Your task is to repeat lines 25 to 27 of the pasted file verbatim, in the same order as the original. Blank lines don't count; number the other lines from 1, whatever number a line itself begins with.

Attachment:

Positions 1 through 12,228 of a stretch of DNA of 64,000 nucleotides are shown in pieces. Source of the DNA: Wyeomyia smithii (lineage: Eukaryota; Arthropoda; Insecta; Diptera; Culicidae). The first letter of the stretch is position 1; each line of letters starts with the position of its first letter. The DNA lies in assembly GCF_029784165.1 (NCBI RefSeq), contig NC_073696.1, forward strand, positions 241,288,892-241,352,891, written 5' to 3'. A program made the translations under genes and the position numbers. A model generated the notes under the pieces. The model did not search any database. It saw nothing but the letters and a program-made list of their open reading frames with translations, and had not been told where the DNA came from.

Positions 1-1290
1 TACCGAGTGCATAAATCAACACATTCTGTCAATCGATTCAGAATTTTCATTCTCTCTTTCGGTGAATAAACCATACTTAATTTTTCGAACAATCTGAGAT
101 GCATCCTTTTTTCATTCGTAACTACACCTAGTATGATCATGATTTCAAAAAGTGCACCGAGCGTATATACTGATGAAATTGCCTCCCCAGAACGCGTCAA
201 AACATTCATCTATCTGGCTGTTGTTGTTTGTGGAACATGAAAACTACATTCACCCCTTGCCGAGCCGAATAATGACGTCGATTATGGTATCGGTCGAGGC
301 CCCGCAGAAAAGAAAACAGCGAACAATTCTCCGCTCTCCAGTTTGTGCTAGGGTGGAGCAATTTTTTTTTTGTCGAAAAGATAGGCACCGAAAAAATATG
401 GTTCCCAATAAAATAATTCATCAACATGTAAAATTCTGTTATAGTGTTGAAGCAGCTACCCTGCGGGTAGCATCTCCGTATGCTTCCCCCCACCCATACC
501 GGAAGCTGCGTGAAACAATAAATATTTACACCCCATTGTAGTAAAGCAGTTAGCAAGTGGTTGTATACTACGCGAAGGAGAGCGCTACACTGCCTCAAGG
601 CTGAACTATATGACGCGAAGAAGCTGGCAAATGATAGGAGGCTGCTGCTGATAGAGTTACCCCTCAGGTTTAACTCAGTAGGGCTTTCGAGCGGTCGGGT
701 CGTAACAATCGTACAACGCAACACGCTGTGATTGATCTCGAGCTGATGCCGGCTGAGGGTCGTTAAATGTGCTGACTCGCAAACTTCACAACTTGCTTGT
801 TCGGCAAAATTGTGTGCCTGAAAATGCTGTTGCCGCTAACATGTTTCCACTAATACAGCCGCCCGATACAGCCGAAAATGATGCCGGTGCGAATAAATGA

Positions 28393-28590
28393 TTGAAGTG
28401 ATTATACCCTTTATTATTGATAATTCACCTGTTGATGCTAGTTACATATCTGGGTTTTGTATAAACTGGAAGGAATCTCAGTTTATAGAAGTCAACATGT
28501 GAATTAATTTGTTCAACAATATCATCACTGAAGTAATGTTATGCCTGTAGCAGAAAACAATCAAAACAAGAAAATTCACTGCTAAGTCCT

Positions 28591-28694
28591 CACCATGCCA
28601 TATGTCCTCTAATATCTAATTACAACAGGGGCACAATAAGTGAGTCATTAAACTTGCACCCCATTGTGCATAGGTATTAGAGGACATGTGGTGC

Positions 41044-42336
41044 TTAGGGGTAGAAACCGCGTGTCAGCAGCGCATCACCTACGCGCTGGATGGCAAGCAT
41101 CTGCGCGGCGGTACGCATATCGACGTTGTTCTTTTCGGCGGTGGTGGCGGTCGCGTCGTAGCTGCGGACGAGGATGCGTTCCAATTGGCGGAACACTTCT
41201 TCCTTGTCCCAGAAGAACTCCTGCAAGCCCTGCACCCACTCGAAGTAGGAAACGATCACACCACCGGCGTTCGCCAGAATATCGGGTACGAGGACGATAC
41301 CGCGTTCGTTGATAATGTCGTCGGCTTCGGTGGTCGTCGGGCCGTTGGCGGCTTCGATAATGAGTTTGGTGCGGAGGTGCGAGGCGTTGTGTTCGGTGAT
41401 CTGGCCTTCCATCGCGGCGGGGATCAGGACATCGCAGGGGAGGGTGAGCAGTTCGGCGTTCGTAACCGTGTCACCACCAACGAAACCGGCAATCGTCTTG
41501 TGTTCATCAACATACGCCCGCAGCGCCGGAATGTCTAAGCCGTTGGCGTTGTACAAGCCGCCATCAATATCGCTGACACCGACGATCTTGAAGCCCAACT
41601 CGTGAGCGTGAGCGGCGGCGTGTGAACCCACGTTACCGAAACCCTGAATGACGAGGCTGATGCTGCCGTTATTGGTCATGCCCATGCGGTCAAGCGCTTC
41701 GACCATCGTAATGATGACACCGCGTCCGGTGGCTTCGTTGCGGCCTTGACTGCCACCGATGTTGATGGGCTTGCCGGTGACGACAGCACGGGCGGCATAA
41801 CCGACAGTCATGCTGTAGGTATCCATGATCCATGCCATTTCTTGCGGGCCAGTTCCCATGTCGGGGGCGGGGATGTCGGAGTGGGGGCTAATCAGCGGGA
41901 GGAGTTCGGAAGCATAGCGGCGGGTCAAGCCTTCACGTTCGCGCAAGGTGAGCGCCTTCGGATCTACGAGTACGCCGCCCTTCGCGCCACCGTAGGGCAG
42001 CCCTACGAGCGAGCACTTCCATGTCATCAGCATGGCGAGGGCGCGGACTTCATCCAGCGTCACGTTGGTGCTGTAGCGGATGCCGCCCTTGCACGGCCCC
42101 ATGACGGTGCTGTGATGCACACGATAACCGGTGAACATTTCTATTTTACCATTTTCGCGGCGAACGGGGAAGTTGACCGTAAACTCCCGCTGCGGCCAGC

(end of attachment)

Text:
41501 TGTTCATCAACATACGCCCGCAGCGCCGGAATGTCTAAGCCGTTGGCGTTGTACAAGCCGCCATCAATATCGCTGACACCGACGATCTTGAAGCCCAACT
41601 CGTGAGCGTGAGCGGCGGCGTGTGAACCCACGTTACCGAAACCCTGAATGACGAGGCTGATGCTGCCGTTATTGGTCATGCCCATGCGGTCAAGCGCTTC
41701 GACCATCGTAATGATGACACCGCGTCCGGTGGCTTCGTTGCGGCCTTGACTGCCACCGATGTTGATGGGCTTGCCGGTGACGACAGCACGGGCGGCATAA